For anyone who loves sweet, crispy, smooth, and delicately rich desserts, cannoli should be one of your favorites. In case you’re not familiar, a cannoli is an Italian pastry made with tubular fried dough and a creamy filling that usually consists of cream, a type of soft cheese—traditionally ricotta, sometimes mascarpone—and an assortment of accoutrements like chocolate chips and pistachios.
The first time I ever saw a cannoli was on TV. The crunchy pastry was featured on an episode of “The Sopranos” when I was much too young to be watching it. Watching Christopher Moltisanti almost shoot a bakeshop worker after getting impatient for a box of those sweets left an impression.
While my favorite cannoli is halfway across the world (Ferrara’s in Little Italy if you’re curious), our local bakers can surely put up a delicious fight. If the cannoli cravings ever hit you, here are a few places you can grab a box—hopefully without shooting at anyone.
With fine Italian food usually comes fine Italian desserts. Tartufo Ristorante is a go-to for those in the Pasig area. Aside from sumptuous pastas and pizzas, their cannolis (P280/serving) are also of note. For those who are planning a date night, the cannoli is a great way to end the meal with sweet memories.
Nothing but Jill’s claim to fame may be its cheese rolls, but the variety of cannolis they have available has turned into a Nolisoli team favorite. A box of plain cannoli is priced at P390 for five pieces, while the sampler set with plain, chocolate, white chocolate, white chocolate oreo, mocha with white chocolate chips, and mocha with toasted almonds costs P450.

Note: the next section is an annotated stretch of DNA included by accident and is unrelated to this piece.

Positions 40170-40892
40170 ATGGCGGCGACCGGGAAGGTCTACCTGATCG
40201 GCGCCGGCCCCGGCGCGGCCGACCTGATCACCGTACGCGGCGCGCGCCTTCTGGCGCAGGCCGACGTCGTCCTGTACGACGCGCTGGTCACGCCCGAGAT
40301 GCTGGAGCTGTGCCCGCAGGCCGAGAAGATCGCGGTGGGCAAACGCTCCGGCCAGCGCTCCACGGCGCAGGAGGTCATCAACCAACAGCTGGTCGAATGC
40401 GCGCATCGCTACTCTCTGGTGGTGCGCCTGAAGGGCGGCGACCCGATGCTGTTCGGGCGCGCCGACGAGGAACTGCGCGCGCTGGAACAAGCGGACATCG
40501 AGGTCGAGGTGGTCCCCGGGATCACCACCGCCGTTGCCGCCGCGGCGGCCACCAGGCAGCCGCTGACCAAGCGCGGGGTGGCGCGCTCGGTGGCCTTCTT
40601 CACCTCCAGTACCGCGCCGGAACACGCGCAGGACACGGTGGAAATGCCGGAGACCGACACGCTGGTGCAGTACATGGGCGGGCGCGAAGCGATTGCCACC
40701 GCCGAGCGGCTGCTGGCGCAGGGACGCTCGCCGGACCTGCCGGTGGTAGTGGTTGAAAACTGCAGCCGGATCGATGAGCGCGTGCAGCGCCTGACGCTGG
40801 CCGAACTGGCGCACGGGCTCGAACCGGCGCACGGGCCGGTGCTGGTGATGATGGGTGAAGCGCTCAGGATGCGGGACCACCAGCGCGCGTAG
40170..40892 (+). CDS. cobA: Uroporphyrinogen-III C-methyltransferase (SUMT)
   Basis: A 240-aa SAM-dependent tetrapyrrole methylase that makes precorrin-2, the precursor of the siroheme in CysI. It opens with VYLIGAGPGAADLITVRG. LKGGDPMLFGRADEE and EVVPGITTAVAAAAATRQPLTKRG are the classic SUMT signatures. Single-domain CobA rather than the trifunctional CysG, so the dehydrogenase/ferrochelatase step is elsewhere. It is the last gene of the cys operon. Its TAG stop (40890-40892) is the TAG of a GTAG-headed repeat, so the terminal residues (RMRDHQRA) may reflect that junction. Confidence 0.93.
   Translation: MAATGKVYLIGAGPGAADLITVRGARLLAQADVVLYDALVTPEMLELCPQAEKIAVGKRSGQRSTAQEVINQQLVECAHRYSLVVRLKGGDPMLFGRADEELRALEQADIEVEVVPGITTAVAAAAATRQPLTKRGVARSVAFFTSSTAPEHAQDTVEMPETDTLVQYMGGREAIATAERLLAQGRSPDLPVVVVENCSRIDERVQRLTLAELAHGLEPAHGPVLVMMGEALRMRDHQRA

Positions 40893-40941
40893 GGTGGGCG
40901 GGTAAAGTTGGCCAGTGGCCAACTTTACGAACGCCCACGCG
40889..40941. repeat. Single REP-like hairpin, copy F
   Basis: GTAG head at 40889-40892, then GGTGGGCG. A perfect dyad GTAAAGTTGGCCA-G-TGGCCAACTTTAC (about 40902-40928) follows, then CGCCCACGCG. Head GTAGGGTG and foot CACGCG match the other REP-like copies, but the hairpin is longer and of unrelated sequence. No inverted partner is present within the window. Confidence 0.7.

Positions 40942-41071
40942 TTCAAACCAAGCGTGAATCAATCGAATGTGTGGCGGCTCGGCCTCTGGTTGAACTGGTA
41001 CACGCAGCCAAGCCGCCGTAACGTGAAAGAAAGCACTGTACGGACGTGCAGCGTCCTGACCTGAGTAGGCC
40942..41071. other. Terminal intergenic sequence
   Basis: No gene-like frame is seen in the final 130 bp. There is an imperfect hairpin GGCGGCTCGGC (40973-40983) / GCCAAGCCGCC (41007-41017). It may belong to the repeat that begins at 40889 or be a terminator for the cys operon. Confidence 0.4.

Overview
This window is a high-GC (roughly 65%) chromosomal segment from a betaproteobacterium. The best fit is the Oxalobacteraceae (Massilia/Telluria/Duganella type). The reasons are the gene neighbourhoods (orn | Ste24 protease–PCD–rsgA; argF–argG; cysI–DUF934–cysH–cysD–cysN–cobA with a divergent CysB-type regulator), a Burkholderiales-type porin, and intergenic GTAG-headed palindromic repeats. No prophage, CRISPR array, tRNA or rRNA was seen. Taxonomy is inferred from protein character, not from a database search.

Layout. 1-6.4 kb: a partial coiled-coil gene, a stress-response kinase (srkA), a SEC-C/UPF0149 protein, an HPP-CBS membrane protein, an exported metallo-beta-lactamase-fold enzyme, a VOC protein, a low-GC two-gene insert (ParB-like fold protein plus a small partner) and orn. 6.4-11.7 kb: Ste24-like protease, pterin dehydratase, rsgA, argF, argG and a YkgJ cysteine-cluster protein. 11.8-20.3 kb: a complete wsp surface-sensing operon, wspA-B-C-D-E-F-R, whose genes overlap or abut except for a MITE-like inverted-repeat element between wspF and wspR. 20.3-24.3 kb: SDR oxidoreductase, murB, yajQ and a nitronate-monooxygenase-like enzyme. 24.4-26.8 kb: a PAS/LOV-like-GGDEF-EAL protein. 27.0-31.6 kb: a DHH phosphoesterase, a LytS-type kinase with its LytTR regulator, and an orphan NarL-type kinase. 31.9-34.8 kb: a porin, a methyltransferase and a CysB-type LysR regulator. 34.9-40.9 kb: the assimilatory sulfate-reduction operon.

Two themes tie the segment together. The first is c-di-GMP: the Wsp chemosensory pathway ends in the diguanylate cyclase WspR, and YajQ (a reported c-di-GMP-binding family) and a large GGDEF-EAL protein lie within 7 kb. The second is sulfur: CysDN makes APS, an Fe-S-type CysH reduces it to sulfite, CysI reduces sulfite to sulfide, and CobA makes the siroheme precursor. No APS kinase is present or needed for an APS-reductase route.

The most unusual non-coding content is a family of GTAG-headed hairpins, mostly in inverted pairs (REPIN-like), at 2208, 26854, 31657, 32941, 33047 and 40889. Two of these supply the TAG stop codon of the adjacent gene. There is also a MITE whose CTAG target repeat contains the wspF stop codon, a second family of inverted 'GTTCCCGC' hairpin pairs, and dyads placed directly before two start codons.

The cannolis from Gab’s Just Desserts have ingredients that are closer to the traditional cannolis you can find in the pastry shops of Italy. The bakery uses ricotta cheese and chocolate shells for a variety of flavors. Aside from the classic cannoli with chocolate chips, it also serves oreo, pistachio, and a candied orange and dark chocolate chip versions. A half-dozen box of its classic cannolis starts at P499, while the special cannolis cost P549. You’re definitely free to mix and match flavors, though.
For an at-home Italian feast, one cannot ignore the offerings of Extra Virgin. The cannoli was the inspiration for the entire business, but the restaurant turned commissary’s menu has expanded to include a whole host of delectable Italian dishes. Since 2012, Extra Virgin’s cannolis (P290) are made with local sweetened ricotta cheese and lemon zest piped into a crunchy shell and coated in pistachios. One may not be enough, and we don’t blame you.
Cannolis are a true Italian standard, but that doesn’t strictly mean it has to stay that way. Francesco’s serves your classic cannoli (P480), but they’ve also created a version that incorporates Filipino flavors for last year’s holiday season. The “cannoli with a twist” is made with an ube and macapuno filling and queso de bola for a decidedly local and festive flavor. Our fingers are crossed that they’re bringing it back this year.